A possible trade war with the EU over the Northern Ireland Protocol will be one of the dangers facing the new British prime minister, according to a new report on the Conservative leadership contest.
UK In A Changing Europe has published a series of articles looking at the candidates’ policies in areas such as the economy, immigration, and health.
On Brexit, the research group’s director Anand Menon said virtually all the candidates had promised to “seize the opportunities” of leaving the EU, but there had been little by way of detail.
“Specific measures taken so far have been largely symbolic such as the government’s review into permitting greater use of imperial measures.”
The most pressing issue for the new prime minister will be whether to let the Northern Ireland Protocol Bill continue through parliament, he said.
If it does become law the new government will probably face retaliatory legal action which could prompt a trade war.
This would further exacerbate the negative effects of Brexit which the leadership candidates have been reluctant to discuss, he said.
Mr Menon said real choices for the government will come when deciding whether to diverge from EU rules in areas like financial services, gene editing and agricultural standards.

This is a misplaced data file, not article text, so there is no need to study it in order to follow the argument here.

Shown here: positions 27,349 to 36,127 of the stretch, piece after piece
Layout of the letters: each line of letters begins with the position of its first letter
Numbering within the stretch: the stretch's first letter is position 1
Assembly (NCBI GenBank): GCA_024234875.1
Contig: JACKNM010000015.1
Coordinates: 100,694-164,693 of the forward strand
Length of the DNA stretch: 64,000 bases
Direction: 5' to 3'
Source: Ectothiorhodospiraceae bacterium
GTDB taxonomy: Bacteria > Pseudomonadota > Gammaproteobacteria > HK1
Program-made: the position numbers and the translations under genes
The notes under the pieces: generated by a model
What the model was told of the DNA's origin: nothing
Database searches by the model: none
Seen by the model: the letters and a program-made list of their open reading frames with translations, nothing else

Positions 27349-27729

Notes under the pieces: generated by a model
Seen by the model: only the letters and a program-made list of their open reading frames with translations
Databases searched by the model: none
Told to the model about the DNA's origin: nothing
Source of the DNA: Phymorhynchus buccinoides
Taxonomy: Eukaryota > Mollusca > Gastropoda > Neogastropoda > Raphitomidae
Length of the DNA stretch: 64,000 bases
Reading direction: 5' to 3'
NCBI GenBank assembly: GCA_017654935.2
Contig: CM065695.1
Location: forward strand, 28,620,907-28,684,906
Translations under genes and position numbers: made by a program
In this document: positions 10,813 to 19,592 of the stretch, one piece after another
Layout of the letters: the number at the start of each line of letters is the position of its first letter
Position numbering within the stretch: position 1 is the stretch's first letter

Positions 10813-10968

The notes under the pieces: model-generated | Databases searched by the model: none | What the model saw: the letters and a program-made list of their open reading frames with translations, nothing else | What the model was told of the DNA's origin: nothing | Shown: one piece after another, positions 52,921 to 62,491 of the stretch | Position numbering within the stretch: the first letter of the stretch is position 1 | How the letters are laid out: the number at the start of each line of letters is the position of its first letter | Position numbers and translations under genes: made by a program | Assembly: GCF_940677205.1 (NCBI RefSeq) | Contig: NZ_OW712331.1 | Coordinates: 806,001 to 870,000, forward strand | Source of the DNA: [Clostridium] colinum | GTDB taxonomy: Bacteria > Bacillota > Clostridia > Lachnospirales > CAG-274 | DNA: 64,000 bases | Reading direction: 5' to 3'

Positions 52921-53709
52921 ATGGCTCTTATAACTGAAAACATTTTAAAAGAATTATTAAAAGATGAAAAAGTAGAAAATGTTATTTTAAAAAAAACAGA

He said there are opportunities in terms of divergence but “these remain uncertain and it remains to be seen whether these can be worth more to the UK economy than close alignment with EU standards”.
Mr Menon cited the issue of data protection, where the UK could lose out on the free flow of data with the EU, if it decides to diverge from EU standards.
Meanwhile, the negative effects of Brexit are already apparent in higher food prices and a 4% reduction in GDP predicted by an official government body, the Office for Budget Responsibility.
Regulatory divergence also threatens to harden the border between Northern Ireland and Britain, he says.
And it could mean an increase in the size of the British civil service as it would have to deal with regulatory functions previously carried out by the EU.
The article concludes that the negative impact of Brexit on British national resources will only increase in the event that a legal confrontation over the protocol leads to retaliation and further disruption to UK-EU trade.